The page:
Local orienteering league sends kids running in the woods
KENMORE — It’s a wet Saturday morning at Saint Edward State Park, and the steady fall of rain has soggy the ground that walking on the grass produces a rooster’s tail.
Still, the nasty conditions didn’t deter the nearly 200 elementary, middle and high school students who spent part of their weekend galloping through the woods, trying to locate the boxes faster than the others.
This is the Washington Interscholastic Orienteering League, a league of individuals and schools that match their racing spirit and abilities in competitive orienteering. The sport, which is both a cross-country race and a scavenger hunt, is a mystery to most. But it is one that is highly valued by those who participate.
“I think it’s really fun,” said Kamiak High School junior Audrey Javadoff, who is one of the league’s top competitors. “You really feel a sense of accomplishment. People don’t even know it exists, but you’re browsing on your phone all the time. It’s doing it like a real sport.
The WIOL, organized by the Cascade Orienteering Club, takes place between November and February. It includes schools from all over the Puget Sound area, and this season the WIOL is hosting events in locations as far north as Langley and as far south as Spanaway. Participating Snohomish County high schools include Kamiak, Everett, Arlington and a combined team from Marysville.
So what exactly is orienteering? He uses a map and a compass to navigate through difficult terrain, completing multiple checkpoints in a specific order. The individual who is able to complete the course the fastest is the winner.
“It’s land navigation,” explained Chief Petty Officer Carl Arbogast, who trains Everett’s team through the Navy’s Junior Reserve Officer Training Corps. “The maps themselves will not only show you where things are, but when you look at the maps they will also identify what the topography looks like – whether there is an increase or decrease in elevation, points of interest or other landmarks, whether it is a heavily wooded area or a flat grassy area. All of this information is identified and is part of the skill. They must find a way to get from here to there efficiently, and that may mean not taking the most direct route up that cliff or across that lake.
Competitors bring their own compasses and are given a device for their finger so they can check in upon reaching each checkpoint. They are not allowed to see the map until they start the lesson, so the main skill is being able to orient themselves and interpret the map.
And since time is a factor, the ability to run long distances quickly – the St. Edward Park varsity course was 3.4 miles as the crow flies, meaning competitors were more likely to run around 5 kilometers – is also important.
“It’s definitely not for the feint of heart, that’s for sure,” Everett team commander Cody Tyler said. “As you can see, it’s raining, you’re in the woods, it’s muddy and there are rotten logs. You have to be in good shape, you have to know what you’re doing because you could easily get lost there. You just need to be athletic and know how to manage on a map.
Javadoff is one of the best. After three events, she leads the standings in the Varsity Girls division. That makes sense for someone who has been in the sport for seven years, has placed in national events, and is a member of their high school cross-country team.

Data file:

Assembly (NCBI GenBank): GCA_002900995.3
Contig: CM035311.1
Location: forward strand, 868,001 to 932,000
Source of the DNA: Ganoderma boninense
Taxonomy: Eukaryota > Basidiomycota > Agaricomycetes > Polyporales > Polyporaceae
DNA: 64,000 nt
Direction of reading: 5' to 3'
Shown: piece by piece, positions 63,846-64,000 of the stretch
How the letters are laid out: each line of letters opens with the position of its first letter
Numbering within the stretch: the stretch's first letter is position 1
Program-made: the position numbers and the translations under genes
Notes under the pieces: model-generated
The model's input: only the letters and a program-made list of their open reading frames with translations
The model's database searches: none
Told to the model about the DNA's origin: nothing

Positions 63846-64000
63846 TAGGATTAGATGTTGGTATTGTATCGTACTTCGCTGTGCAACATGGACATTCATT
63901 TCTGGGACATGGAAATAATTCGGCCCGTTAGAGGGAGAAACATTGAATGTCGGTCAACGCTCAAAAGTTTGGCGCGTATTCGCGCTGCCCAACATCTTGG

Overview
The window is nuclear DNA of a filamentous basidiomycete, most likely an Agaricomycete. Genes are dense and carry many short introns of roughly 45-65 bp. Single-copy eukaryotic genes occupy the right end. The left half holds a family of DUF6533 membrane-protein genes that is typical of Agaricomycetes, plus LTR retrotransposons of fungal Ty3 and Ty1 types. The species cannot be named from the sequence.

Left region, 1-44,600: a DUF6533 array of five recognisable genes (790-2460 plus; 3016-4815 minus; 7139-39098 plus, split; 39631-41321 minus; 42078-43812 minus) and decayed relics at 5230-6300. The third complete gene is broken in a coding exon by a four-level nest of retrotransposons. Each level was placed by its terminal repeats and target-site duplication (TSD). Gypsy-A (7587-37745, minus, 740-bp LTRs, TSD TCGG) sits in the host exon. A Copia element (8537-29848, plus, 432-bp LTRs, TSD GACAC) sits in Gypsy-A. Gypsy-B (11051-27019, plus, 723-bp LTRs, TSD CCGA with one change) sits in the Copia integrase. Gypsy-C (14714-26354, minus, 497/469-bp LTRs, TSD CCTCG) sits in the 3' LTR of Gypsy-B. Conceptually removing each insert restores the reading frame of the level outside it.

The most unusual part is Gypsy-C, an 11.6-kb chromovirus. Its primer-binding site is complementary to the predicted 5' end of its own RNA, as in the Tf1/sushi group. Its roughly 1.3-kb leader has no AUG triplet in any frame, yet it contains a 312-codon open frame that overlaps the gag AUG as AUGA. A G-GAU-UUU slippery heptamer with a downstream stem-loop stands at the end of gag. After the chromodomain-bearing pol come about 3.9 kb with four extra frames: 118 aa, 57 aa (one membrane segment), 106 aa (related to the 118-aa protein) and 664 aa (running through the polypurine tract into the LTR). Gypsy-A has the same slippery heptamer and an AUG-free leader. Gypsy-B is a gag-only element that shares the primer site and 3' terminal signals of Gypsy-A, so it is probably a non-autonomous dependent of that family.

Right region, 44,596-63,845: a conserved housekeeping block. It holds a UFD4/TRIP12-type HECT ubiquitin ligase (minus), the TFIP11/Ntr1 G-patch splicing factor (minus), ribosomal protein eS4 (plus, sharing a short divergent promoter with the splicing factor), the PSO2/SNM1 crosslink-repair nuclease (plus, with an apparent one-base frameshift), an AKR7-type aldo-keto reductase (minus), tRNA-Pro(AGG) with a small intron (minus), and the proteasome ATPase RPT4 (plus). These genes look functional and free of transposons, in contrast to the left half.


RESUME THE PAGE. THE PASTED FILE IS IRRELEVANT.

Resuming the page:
“Every minute you’re making a decision, basically,” said Javadoff, who finished fourth in his division at St. Edward State Park, the league’s third event of the season. “Every time you look at the map, there are so many different trails that you just have to look and make quick decisions, to calculate how far this trail or route is going to take you, or how long it will take in less compared to another route.I think every trail is a decision to be made.
“I’m successful maybe 80% of the time,” added Javadoff. “I think now I’m pretty good at it. Sometimes the routes are very similar, so I go for it. You do not have the time. Once you start sitting there trying to make a decision, you’re wasting time. Sometimes you just have to go. »
Javadoff is the de facto leader of Kamiak’s team, which is not run by the school. Fellow Knight Zane Robertson is the top local contender in the Varsity Boys division, placing 12th. Because Javadoff and Robertson are Kamiak’s only regular competitors participating, the Knights are not a factor in tag team competitions.
Everett, who plays in the Jr. Varsity Boys North division, currently sits third in the team standings. Tyler Sweeney is Everett’s top individual, placing sixth, while Minhyok Kim won the season opener Nov. 4 at Seattle’s Magnuson Park.
Arlington is fourth in the Jr. Varsity Girls team standings, led by Hallie Williams who is 10th in the individual standings. Marysville is sixth in the Junior Varsity Boys North team, led by Brendan Bullock in seventh and seventh in the Junior Varsity Girls team, paced by Emma Burkett in 12th.
“It’s a good healthy outdoor activity, but it’s also a useful and fun skill,” Arbogast said. “The kids who take part in this, they go out on their own on Saturdays and run around in the woods for an hour or an hour and a half with a compass and a map. They come back soaked, exhausted, with red cheeks, covered in mud, sometimes bleeding a little, but smiling from ear to ear because it amuses them.
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